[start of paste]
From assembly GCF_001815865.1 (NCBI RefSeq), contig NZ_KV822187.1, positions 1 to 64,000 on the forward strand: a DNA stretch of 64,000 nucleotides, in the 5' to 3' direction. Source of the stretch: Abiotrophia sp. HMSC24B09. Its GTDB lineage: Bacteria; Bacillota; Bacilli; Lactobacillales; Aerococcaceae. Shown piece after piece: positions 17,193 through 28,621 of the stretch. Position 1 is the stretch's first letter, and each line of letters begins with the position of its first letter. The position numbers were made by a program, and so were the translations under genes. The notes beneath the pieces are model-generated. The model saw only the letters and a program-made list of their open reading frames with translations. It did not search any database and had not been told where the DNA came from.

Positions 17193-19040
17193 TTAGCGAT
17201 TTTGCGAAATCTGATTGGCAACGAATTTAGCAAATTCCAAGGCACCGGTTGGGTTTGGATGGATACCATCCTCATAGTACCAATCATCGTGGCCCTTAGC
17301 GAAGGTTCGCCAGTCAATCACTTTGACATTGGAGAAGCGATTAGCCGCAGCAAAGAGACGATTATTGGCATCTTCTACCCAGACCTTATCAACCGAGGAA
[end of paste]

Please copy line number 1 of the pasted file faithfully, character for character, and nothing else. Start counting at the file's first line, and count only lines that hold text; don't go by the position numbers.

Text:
From assembly GCF_001815865.1 (NCBI RefSeq), contig NZ_KV822187.1, positions 1 to 64,000 on the forward strand: a DNA stretch of 64,000 nucleotides, in the 5' to 3' direction. Source of the stretch: Abiotrophia sp. HMSC24B09. Its GTDB lineage: Bacteria; Bacillota; Bacilli; Lactobacillales; Aerococcaceae. Shown piece after piece: positions 17,193 through 28,621 of the stretch. Position 1 is the stretch's first letter, and each line of letters begins with the position of its first letter. The position numbers were made by a program, and so were the translations under genes. The notes beneath the pieces are model-generated. The model saw only the letters and a program-made list of their open reading frames with translations. It did not search any database and had not been told where the DNA came from.